Council also had an ordinance before them to raise salaries of the City Manager, the Finance Director and the Public Works Director by 3.6%, retroactive to January 1, 2017.
Bridge asked council to table that ordinance. “I don’t want to put council in the position of voting on an increase in water rates and an increase in payroll at the same meeting.”
“The value of a manager is based on how much they generate in savings to the taxpayer,” he said. “We have saved this city over a half million dollars last year.”
He said that since the city’s management has not had a raise in several years, they were long overdue.
The ordinance was tabled.
Misti Hedrick addressed council about her pet pot-bellied pig that she has had for two years. She has been cited by the city’s Code Enforcement officer for keeping livestock within the city limits.
“I really feel for her situation, but it’s really out of my realm,” said Bridge. “I cannot pick and choose which ordinances I want to enforce.”
Council Member Ethan Reynolds suggested a petition to put on the ballot a change to the city’s ordinance. The next available date it can appear on a ballot, according to Reynolds, would be August.
Hedrick asked if she could get a variance to the ordinance to keep her pig until the issue could appear on a ballot.
“I live outside of the city limits, and I have a pot-bellied pig,” said Clerk of Council Gene Collier. “My suggestion to you would be to find someone who can take care of it until the results of the election are known.”
Resident Christine Walker asked council about their long-term goals for the city.
“As a young professional, why would you come here?” asked Bridge. “You pull into town and see the city has a pool. Good. You go to the city building, an old doctor’s office, and ask what services the city offers. You are told ‘none.’ You want to take your dog to the dog park. We don’t have one.”
“We are doing the very best we can with what we have,” said Bridge.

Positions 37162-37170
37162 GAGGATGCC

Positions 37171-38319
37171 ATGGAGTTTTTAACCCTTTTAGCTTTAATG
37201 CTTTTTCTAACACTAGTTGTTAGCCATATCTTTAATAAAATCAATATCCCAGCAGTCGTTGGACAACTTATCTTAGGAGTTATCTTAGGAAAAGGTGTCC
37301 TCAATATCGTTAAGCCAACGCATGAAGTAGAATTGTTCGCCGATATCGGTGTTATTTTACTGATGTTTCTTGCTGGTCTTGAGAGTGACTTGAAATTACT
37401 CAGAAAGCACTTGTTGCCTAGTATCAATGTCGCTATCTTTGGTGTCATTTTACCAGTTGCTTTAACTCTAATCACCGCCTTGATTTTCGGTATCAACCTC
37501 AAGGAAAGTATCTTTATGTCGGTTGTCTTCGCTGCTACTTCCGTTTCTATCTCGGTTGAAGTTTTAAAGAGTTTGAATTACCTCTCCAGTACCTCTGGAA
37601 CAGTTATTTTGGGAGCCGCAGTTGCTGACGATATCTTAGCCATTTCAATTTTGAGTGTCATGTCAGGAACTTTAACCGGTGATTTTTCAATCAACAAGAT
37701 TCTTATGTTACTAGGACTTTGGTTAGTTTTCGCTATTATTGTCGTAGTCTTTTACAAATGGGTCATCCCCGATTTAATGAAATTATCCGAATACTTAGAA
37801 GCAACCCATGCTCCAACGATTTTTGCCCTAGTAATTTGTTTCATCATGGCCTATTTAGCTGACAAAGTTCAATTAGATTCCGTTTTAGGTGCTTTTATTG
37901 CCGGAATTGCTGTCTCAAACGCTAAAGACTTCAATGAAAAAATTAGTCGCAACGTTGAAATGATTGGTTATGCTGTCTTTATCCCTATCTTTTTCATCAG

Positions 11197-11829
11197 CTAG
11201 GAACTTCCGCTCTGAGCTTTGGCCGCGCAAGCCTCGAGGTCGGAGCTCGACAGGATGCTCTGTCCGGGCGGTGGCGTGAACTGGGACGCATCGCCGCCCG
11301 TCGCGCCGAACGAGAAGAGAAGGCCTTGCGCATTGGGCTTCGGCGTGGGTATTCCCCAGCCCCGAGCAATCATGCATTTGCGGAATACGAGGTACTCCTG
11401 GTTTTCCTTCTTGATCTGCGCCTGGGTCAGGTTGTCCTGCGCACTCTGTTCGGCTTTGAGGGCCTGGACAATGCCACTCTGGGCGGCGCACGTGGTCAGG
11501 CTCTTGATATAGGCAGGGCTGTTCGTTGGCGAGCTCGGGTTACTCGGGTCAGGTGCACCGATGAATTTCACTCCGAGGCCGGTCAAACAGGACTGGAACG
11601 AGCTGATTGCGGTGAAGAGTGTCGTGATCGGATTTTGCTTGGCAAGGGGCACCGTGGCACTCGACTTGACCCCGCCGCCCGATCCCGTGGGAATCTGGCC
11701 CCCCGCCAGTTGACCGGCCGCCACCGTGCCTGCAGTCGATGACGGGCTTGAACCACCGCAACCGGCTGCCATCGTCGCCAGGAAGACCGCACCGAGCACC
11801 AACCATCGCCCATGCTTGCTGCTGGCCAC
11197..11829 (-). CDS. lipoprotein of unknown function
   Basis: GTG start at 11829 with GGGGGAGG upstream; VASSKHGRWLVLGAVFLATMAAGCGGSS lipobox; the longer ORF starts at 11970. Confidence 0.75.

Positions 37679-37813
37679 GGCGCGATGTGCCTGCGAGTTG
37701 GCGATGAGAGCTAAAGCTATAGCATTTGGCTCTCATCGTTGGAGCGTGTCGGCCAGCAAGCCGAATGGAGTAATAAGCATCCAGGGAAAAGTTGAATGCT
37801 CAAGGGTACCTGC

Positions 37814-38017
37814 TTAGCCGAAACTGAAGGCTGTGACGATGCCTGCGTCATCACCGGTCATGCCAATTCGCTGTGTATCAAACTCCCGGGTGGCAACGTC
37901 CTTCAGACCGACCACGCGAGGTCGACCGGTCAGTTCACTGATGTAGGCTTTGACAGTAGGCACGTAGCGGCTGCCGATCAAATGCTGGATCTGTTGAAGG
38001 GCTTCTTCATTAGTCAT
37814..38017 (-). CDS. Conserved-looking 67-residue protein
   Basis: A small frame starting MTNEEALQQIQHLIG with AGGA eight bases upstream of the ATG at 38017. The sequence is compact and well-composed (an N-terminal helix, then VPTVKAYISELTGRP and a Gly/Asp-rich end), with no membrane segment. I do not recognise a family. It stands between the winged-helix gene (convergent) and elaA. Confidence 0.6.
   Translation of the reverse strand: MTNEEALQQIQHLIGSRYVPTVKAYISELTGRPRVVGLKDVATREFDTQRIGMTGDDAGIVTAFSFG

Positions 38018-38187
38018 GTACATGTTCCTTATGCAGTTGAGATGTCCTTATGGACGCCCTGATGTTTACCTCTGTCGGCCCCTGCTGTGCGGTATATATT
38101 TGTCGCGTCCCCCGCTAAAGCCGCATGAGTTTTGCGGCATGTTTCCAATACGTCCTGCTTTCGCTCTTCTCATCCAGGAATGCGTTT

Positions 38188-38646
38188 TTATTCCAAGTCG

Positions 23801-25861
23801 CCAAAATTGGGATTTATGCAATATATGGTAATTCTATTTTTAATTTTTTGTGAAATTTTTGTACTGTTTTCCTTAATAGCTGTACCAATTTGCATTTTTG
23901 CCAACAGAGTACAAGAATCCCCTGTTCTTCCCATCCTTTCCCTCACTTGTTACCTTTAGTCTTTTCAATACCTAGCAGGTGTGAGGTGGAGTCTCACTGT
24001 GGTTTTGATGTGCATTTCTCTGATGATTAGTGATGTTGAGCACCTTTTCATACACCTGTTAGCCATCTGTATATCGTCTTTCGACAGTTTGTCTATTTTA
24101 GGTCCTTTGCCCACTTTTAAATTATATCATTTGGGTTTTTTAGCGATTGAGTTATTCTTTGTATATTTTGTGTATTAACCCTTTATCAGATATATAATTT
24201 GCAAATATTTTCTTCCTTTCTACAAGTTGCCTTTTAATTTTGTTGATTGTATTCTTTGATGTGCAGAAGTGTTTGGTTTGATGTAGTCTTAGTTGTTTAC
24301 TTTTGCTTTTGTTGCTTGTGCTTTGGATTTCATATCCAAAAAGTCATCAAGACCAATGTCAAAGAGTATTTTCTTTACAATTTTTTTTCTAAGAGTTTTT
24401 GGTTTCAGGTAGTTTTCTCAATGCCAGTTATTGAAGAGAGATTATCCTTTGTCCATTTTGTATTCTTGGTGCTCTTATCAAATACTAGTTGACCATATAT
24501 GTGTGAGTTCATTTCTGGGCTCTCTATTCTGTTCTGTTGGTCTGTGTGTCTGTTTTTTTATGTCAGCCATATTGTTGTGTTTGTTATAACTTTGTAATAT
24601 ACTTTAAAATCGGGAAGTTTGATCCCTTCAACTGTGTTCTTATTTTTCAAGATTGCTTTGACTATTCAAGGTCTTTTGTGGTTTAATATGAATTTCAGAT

During the Town Hall portion of the meeting, Bridge addressed the petitions being circulated to allow credits toward New Carlisle income tax for taxes paid to other communities.
“We have a 1.5% income tax, the lowest in the area,” said Bridge. “If you work in Springfield and pay their 2.5% tax, you will get that credited toward your New Carlisle income tax, leaving nothing for your home city.”
Bridge said that this tax credit would mean a loss to the City of New Carlisle of over one million dollars per year. “That would put the city back into serious financial problems,” he said.
Fire Chief Steve Trusty thanked the community for donations of over $13,000 so that the Fire Department could buy a Lucas Tool. The device performs perfect CPR on a patient, freeing up Medics to tend to the patient’s other needs or to other patients.
Addressing the audience, Trusty said “Every time we use it, it’s like you are putting your hands on the patient.”
Police Administrator Ralph Underwood presented statistics on police reports in the city in 2016 compared to 2015. A council member asked why there were statistics for overdoses in 2016, but not in 2015.
“Overdoses were not a problem in 2015. We had 17 overdoses in 2016,” said Underwood. Trusty added that there have been 18 overdoses so far this year, and two of them were DOA.
Bridge thanked the crowd that packed the Shelter House for their attendance. “I’ve seen more people here tonight than I’ve seen in the five years I’ve worked here,” he said. “This is how government works.”
The next meeting of the New Carlisle City Council will be on Monday, March 20 at 7:00 p.m. at the Smith Park Shelter House. The public is invited to attend.